The trials of a nomadic existence

GRAYS Athletic play at a very nice stadium. Brand spanking new, great facilities and a football-friendly artificial surface that performs very well. The only problem is, the club is ground-sharing at Aveley, a town of 8,000 people some four miles from Grays.

They’re in their second year of a two-year agreement, and like most tenants, there is a degree of uncertainty about the future. Grays have been away from their home town for eight seasons now and the club’s loyal band of followers are hankering for a return to the town. As nice as Aveley’s Parkside ground is, as the old song goes, “there’s no place like home”.

The longer Grays are away from their ancestral seat, the links become more and more frayed. Of course, if and when the homecoming takes place, a “rebirth” exercise can rekindle public interest, but as fan bases get older and memories start to fade, any club that lives on the road runs the risk of an extinguished flame. Slough Town, a bigger club than Grays, went travelling for some time, playing at Beaconsfield in their latter years as tenants, before returning to an excellent new ground. If you have to borrow a ground, the Aveley stadium at Park Lane, on the fringes of Belhus Park, is as good a location as any – Glyn Balmer, a club director (until after the game I attended when he tendered his resignation), showed me around the stylish backrooms with no small degree of pride. “Wherever we go next, it will be hard to live up to this – we’re getting too used to it.”

Grays, as a town, has changed quite dramatically in the past decade. EssexLive reported in January this year that Grays South was the “most dangerous place in Thurrock” , but interestingly that same report listed Upminster (in Havering) as the fourth most intimidating area. As someone who knows Grays of old, and spent many hours in the Thameside Theatre and State cinema (the latter a classic of the 1930s), the town was never pretty, and a little hard at the edges, but never what you would call “dangerous”. Admittedly, my father was thrown through a shoe shop window in 1944, having been mistaken for a German (he was Danish and landed at Tilbury on a boat from Norway, fleeing the Nazis), but safety in Grays was never an issue when I lived in Thurrock.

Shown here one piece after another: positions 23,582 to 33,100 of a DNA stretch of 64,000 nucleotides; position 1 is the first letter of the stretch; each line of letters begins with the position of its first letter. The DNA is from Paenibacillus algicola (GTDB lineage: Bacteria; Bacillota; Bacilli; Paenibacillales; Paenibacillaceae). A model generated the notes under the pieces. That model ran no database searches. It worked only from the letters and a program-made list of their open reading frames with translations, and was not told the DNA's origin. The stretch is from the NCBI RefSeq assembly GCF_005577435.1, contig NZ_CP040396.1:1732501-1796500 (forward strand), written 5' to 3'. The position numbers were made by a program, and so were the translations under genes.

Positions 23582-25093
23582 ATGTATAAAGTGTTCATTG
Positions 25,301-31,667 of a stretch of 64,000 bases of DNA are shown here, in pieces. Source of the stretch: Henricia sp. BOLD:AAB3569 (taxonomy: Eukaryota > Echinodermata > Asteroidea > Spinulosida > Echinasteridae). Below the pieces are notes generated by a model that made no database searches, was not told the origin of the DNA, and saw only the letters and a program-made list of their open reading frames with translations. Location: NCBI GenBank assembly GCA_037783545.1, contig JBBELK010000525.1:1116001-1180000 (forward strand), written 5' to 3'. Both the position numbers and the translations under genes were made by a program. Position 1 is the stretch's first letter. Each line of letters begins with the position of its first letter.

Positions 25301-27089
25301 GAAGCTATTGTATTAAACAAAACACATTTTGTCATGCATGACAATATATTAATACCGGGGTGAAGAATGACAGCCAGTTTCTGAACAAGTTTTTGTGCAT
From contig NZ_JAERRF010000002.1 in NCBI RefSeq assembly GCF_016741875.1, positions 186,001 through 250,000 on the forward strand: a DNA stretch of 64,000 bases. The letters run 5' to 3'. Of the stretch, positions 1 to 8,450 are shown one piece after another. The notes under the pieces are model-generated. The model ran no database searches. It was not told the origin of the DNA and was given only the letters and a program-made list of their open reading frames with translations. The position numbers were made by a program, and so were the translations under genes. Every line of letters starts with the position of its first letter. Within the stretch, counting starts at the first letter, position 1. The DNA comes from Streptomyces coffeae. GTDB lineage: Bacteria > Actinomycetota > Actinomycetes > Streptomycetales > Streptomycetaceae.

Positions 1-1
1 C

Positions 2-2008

But there’s no denying the area has its social problems. It is no coincidence that Nigel Farage, the pop-up Brexit opportunist, was frequently pictured speaking in Thurrock and the borough’s “leave” vote was in excess of 72%. Everywhere I went, the same message was delivered, “too many foreigners and not enough jobs”. If Grays return to the riverside town of 30,000-plus, they may find it a somewhat different place from when they were last there.

In places like South Ockendon (the village/town of my youth), Aveley and Grays, the soundtrack has become very multi-cultural, with voices from central and eastern Europe, Africa and Asia. It does make you wonder if football clubs could actually leverage this by getting, for example, some Polish or African players from this influx to tap into local interest?

Regardless of sensitive politics and demographics, Grays officials like Glyn Jarvis are hopeful that people who have expressed an interest, or have temporarily suspended their allegiance, will throw their weight behind the club once more. At present, they are not forthcoming, but at a new ground, with a new focus, perhaps corporates and individuals may come forward. “The thing is, we need them now,” said Jarvis, with a hint of concern.

On the field of play, Grays are also in limbo. Now in the Bostik League North Division, they are perched behind the play-off zone but have found it hard to win at home. A week before I attended their game in the FA Trophy against Sevenoaks, they had picked up their first victory of the season at Parkside against Great Wakering, almost throwing-away a three-goal lead before winning 4-3. “The story of our season, we cannot play for 90 minutes,” said one Grays fan.